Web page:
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Powering the Future: Advancing the Energy Transition with Critical Minerals

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The world desperately needs efficient supply of critical minerals to deliver new technologies for energy transition.

On Tuesday the 12th of September, researchers from Australia’s leading School of Mines and the Curtin Institute for Energy Transition explored the way forward for sustainable practices in critical minerals exploration, extraction, processing and supply, and what the concept of a  ‘social licence to operate’ means for mining companies and regional communities.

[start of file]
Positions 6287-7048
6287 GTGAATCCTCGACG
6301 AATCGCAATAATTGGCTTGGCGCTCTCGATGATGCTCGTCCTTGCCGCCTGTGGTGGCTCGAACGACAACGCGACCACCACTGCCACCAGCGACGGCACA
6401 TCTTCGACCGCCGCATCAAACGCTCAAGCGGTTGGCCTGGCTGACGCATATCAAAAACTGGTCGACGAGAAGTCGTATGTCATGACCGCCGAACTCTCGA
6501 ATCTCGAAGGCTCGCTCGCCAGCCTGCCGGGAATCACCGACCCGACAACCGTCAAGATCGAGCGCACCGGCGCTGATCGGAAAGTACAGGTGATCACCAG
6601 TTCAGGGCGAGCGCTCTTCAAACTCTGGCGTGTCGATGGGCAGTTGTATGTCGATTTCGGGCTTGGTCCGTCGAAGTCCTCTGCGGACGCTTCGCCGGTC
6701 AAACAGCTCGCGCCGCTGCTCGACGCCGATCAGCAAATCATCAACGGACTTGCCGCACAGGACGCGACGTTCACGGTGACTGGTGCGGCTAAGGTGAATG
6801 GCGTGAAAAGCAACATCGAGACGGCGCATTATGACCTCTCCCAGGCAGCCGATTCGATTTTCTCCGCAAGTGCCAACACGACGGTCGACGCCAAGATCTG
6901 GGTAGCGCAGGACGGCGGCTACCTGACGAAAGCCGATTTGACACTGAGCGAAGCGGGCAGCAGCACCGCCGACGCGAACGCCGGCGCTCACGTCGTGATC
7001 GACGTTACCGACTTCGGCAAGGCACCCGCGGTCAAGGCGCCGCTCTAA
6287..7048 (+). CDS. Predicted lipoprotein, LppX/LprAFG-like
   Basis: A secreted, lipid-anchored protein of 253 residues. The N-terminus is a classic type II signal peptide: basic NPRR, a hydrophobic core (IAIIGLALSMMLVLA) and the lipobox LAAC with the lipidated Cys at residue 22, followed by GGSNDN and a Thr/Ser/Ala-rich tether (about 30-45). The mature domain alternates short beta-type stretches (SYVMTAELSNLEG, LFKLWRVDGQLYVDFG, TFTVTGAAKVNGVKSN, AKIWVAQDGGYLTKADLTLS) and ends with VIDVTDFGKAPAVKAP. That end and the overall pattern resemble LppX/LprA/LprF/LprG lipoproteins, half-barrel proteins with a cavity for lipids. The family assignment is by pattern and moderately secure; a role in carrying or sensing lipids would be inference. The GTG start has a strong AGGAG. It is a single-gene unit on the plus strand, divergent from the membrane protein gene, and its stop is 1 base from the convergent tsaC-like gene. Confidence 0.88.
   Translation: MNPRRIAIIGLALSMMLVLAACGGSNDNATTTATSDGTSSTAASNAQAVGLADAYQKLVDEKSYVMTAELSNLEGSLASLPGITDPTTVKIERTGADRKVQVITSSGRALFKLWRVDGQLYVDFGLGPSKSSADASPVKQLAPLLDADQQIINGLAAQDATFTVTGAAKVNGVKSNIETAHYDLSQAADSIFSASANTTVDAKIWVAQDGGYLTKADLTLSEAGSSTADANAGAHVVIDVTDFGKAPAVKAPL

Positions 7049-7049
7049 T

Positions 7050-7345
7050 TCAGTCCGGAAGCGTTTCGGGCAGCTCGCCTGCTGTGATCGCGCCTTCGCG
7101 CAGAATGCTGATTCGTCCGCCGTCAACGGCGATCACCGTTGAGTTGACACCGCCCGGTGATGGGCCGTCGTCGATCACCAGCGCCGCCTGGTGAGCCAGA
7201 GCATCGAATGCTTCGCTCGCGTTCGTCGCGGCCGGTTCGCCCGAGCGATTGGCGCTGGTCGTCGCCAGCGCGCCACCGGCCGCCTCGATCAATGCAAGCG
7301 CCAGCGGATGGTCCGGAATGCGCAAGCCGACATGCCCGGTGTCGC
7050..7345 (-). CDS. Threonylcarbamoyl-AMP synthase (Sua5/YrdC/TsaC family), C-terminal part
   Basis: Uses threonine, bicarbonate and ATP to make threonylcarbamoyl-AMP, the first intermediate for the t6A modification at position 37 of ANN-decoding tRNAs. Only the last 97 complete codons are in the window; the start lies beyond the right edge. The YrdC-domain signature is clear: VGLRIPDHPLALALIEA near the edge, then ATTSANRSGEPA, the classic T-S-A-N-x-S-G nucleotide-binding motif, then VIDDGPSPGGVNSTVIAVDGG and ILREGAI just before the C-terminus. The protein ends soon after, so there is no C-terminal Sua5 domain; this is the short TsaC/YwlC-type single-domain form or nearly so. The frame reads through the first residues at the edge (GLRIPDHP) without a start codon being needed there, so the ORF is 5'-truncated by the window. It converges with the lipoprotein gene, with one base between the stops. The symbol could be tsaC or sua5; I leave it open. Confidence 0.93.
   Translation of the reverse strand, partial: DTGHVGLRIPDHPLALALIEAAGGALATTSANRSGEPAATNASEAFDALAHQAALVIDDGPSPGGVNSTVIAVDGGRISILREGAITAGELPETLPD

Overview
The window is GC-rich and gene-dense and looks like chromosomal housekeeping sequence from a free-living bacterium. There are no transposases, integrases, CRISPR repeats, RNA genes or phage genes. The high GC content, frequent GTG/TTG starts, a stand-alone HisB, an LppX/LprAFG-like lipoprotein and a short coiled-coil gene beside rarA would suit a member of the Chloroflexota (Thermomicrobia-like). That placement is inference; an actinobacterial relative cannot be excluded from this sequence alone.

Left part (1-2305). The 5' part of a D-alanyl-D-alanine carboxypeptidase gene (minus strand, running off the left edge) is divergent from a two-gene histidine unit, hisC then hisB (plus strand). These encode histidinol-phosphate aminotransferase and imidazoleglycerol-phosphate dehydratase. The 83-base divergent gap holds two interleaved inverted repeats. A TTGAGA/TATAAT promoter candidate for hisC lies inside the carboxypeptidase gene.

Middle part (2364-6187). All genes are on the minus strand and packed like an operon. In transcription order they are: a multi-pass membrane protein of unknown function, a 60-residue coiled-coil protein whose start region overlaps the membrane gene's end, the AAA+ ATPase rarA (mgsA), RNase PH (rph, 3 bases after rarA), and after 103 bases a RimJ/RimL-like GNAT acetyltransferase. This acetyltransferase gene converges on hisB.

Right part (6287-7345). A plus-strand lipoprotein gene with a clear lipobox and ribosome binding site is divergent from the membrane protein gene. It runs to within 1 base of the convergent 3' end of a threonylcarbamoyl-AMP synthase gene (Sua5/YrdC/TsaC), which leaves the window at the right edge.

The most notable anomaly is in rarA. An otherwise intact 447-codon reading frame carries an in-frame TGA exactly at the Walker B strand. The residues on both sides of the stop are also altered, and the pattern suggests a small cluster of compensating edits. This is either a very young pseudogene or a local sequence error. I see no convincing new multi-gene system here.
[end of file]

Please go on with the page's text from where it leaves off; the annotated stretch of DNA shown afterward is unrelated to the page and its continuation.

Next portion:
The event even included a virtual reality exhibit on world-first research that has produced a computational microscope that can self-assemble disordered carbons. The exhibit allowed attendees to dive into a range of carbon structures, including fullerene, nanotubes, screws and wormholes, and explore cutting-edge non-crystalline structures in representational modes – from the classic ball-and-stick model to ring-based meshes.  

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